and facing the 'frontispiece':-
Upon the Frontispice.
THrough a Triumphant Arch, see Albion plas't,
In Happy site, in Neptunes armes embras't,
In Power and Plenty, on his Cleevy Throne
Circled with Natures Garlands, being alone
Stil'd th'Oceans [star] Island. On the Columnes beene
(As Trophies raiz'd) what Princes Time hath seene
Ambitious of her. In hir younger years,
Vast Earth-bred Giants woo'd her: but, who bears
In [a] Golden field the Lion passant red,
AEneas Nephew (Brute) them conquered.
Next, Laureat Caesar, as a Philtre, brings,
On's shield, his Grandame [b] Venus: Him hir Kings
Withstood. At length, the Roman, by long sute,
Gain'd here (most Part) from th'ancient race of Brute.
Divors't from Him, the Saxon [c] sable Horse,
Borne of sterne Hengist, wins her: but, through force
Garding the [d] Norman Leopards bath'd in Gules,
She chang'd hir Love to Him, whose Line yet rules.
[star] Insula Caeruli.
[a] So Ha[m]illan & Upton anciently delivered. I
justifie it not; yet, as well as others can his other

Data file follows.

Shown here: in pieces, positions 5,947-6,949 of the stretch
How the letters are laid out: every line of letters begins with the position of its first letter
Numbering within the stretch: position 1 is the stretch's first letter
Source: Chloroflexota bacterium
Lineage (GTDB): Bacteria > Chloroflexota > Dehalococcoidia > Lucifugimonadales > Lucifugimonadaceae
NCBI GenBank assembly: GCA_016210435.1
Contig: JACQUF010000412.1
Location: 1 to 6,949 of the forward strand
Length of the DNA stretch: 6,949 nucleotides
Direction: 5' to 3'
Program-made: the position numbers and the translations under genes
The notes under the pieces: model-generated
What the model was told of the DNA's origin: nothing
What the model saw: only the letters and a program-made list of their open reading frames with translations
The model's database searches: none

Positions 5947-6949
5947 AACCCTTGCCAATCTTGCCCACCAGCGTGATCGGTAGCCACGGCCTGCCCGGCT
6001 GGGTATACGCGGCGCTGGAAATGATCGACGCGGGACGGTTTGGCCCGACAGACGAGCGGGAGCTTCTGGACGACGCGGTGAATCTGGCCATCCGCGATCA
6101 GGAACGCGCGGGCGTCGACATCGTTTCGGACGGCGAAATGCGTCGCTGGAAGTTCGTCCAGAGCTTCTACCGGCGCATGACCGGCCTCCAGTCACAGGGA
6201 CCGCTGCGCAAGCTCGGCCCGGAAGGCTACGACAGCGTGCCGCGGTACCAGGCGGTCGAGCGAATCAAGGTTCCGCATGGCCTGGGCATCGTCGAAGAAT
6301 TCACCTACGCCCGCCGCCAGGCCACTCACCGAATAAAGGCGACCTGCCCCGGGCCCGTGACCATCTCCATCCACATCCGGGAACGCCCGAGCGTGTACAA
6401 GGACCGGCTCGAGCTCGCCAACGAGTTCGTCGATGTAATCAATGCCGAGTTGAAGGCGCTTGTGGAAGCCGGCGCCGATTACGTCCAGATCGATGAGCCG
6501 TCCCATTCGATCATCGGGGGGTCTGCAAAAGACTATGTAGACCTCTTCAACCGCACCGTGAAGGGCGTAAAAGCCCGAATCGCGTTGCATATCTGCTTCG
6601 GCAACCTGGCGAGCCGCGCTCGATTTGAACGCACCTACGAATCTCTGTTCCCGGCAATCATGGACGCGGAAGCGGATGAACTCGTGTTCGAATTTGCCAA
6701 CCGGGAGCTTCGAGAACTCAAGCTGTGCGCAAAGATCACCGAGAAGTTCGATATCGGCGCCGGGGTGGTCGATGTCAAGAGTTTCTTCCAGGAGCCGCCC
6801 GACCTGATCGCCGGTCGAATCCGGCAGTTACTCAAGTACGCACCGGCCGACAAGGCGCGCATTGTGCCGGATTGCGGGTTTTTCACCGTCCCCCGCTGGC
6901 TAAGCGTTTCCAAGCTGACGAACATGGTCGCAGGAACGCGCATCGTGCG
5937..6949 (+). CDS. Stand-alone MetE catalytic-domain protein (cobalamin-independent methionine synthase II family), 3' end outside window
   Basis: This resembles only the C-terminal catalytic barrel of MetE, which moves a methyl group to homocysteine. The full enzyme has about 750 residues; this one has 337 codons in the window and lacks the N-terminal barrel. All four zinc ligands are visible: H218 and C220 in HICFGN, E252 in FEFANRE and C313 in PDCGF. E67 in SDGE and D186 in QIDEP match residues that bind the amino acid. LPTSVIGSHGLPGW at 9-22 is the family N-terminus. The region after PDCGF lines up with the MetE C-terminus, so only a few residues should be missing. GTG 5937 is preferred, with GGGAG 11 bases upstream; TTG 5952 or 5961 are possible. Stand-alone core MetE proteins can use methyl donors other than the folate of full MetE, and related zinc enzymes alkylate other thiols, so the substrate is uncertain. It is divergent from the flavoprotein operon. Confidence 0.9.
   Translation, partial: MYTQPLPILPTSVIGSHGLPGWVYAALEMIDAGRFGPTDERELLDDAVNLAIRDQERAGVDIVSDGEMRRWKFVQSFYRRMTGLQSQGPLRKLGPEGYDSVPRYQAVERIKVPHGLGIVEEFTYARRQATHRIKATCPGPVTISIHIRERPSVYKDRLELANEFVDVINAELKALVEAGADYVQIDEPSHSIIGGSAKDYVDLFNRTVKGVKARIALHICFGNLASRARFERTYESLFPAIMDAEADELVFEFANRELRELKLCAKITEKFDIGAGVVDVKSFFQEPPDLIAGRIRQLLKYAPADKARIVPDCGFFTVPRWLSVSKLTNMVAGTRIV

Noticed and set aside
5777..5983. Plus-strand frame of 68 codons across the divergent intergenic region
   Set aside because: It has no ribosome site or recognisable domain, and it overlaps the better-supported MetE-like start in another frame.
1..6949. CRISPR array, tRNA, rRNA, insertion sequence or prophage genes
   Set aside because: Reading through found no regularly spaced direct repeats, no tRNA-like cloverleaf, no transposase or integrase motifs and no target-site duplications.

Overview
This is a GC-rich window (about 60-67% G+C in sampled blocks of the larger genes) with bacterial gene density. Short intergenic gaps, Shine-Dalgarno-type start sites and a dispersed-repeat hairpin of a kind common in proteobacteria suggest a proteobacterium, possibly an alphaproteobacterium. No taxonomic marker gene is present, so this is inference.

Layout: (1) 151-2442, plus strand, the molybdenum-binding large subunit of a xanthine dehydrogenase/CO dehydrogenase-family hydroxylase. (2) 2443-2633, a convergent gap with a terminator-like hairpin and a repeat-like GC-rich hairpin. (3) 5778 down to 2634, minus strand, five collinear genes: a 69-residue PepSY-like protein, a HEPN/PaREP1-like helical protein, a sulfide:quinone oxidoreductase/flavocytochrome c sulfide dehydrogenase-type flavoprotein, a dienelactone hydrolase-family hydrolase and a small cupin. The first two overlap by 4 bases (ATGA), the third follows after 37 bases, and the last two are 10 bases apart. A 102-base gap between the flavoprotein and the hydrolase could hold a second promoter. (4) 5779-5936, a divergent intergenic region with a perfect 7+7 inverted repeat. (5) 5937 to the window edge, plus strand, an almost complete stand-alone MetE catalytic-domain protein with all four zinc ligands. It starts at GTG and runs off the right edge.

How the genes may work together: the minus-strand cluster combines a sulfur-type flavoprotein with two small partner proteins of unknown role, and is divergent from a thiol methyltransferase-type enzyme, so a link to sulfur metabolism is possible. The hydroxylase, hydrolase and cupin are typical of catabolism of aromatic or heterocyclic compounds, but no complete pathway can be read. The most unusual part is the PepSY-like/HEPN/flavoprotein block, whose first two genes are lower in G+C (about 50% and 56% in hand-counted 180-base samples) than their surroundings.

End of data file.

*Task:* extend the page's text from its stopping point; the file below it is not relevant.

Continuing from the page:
attributed Arms, I might.
[b] Object not, that it should be the Eagle, because
it is now borne by the Emperors; and that some Heralds
ignoranty publish it, as J. Caesars Coat, Double
headed. They move me not; for plainly the Eagle
was single at that time (unless you call it [ ... Greek ...]
as Pindar doth Joves Eagle) and but newly us'd among
the Romans (first by Marius) as their
Standard, not otherwise, untill afterwards
Constantine made it respect the two Empires: and
since, it hath beene borne on a Shield. I took Venus
proper to him, for that the stamp of hir face (she being his
Ancestor AEneas his mother) in his Coins is frequent;
and can so maintaine it here fitter, then many of those
invented Coats (without colour of reason) attributed to the
old Heroes. As for matter of Armory, Venus being a
Goddesse may be as good Bearing, if not better than
Atlanta, which, by expresse Authority of
Euripides, was borne, in the Theban warre by
[c] Hengist hath other Armes in some traditions,
which are to be respected as Old wives fictions. His name
expresses a Horse, and the Dukes of Saxony are
said to have borne it anciently, before their Christianity,
Sable: therfore, if you give him any, with most reason, let
him have this.
[d] The common Blazon of the Norman Armes justifies
it. And, if you please, see for it to the XI. Canto.